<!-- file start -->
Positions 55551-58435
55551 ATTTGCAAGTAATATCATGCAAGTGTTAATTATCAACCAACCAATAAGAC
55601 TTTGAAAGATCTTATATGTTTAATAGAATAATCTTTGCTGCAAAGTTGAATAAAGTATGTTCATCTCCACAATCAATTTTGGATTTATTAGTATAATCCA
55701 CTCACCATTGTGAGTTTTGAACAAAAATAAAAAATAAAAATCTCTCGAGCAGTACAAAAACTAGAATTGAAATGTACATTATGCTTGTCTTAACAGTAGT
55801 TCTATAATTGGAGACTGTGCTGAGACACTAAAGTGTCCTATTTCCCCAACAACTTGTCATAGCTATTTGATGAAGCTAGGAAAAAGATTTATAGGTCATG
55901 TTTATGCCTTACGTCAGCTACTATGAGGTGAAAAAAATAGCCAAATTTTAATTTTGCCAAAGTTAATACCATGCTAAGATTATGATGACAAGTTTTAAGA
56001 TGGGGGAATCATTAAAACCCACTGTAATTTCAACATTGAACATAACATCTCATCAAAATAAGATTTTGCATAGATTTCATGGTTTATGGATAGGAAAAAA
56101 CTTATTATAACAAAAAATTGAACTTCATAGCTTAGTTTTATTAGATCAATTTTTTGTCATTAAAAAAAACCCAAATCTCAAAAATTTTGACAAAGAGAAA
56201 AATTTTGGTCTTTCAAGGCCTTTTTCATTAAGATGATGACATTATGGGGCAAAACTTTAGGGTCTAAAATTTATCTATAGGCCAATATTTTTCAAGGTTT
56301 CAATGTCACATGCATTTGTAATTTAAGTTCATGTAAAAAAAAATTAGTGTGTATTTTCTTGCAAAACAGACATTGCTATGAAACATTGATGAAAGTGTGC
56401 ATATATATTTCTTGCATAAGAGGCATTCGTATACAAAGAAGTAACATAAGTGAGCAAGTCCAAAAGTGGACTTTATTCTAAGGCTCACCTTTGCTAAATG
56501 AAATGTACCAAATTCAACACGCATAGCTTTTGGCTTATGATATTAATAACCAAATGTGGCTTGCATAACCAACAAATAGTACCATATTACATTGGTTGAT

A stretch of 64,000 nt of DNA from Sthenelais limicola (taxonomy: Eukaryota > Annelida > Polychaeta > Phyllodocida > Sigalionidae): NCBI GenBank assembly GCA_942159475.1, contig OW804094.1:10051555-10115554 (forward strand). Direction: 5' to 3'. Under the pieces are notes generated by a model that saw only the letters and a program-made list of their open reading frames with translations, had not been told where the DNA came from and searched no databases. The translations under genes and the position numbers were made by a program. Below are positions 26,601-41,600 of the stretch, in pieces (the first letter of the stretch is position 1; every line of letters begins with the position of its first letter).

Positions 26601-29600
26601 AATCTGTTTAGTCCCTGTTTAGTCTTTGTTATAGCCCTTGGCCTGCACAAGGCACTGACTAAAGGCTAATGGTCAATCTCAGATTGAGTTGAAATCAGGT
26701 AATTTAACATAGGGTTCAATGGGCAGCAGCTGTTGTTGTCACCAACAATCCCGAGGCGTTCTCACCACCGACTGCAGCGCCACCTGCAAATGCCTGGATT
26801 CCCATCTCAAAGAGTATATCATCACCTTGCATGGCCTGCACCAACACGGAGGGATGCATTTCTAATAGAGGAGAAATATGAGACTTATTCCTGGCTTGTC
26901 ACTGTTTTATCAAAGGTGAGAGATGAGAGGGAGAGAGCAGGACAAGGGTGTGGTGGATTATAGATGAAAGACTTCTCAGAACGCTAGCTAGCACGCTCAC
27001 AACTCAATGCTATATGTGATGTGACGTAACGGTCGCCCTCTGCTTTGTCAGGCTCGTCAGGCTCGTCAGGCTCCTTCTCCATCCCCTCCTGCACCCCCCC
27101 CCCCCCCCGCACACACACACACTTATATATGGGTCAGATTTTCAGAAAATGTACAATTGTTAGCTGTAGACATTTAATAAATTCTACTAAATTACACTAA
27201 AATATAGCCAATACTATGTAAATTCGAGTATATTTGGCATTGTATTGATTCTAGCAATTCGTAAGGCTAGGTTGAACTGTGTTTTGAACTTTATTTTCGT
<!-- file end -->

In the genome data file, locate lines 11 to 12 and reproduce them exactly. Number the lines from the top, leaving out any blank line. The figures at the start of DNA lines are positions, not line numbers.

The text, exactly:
56401 ATATATATTTCTTGCATAAGAGGCATTCGTATACAAAGAAGTAACATAAGTGAGCAAGTCCAAAAGTGGACTTTATTCTAAGGCTCACCTTTGCTAAATG
56501 AAATGTACCAAATTCAACACGCATAGCTTTTGGCTTATGATATTAATAACCAAATGTGGCTTGCATAACCAACAAATAGTACCATATTACATTGGTTGAT